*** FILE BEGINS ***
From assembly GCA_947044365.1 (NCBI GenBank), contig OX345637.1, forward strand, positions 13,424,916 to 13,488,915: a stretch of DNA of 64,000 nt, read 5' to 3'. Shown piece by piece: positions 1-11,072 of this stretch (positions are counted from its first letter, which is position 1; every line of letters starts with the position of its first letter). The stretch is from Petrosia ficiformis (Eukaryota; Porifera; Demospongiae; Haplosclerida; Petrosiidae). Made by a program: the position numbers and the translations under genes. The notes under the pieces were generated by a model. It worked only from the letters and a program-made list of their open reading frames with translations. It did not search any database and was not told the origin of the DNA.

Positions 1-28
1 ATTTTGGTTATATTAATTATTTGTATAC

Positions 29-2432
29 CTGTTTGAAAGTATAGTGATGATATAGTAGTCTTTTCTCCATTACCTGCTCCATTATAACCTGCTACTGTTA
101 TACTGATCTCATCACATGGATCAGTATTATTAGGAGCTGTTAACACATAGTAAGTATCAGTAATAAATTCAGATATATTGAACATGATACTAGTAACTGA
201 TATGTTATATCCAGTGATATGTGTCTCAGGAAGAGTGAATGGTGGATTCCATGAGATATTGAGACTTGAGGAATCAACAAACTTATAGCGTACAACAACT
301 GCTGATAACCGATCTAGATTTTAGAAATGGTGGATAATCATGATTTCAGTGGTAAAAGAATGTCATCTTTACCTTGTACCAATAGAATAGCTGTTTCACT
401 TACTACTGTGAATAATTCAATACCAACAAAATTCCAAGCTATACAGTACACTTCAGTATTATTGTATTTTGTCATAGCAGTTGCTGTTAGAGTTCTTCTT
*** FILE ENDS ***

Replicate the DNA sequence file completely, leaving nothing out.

From assembly GCA_947044365.1 (NCBI GenBank), contig OX345637.1, forward strand, positions 13,424,916 to 13,488,915: a stretch of DNA of 64,000 nt, read 5' to 3'. Shown piece by piece: positions 1-11,072 of this stretch (positions are counted from its first letter, which is position 1; every line of letters starts with the position of its first letter). The stretch is from Petrosia ficiformis (Eukaryota; Porifera; Demospongiae; Haplosclerida; Petrosiidae). Made by a program: the position numbers and the translations under genes. The notes under the pieces were generated by a model. It worked only from the letters and a program-made list of their open reading frames with translations. It did not search any database and was not told the origin of the DNA.

Positions 1-28
1 ATTTTGGTTATATTAATTATTTGTATAC

Positions 29-2432
29 CTGTTTGAAAGTATAGTGATGATATAGTAGTCTTTTCTCCATTACCTGCTCCATTATAACCTGCTACTGTTA
101 TACTGATCTCATCACATGGATCAGTATTATTAGGAGCTGTTAACACATAGTAAGTATCAGTAATAAATTCAGATATATTGAACATGATACTAGTAACTGA
201 TATGTTATATCCAGTGATATGTGTCTCAGGAAGAGTGAATGGTGGATTCCATGAGATATTGAGACTTGAGGAATCAACAAACTTATAGCGTACAACAACT
301 GCTGATAACCGATCTAGATTTTAGAAATGGTGGATAATCATGATTTCAGTGGTAAAAGAATGTCATCTTTACCTTGTACCAATAGAATAGCTGTTTCACT
401 TACTACTGTGAATAATTCAATACCAACAAAATTCCAAGCTATACAGTACACTTCAGTATTATTGTATTTTGTCATAGCAGTTGCTGTTAGAGTTCTTCTT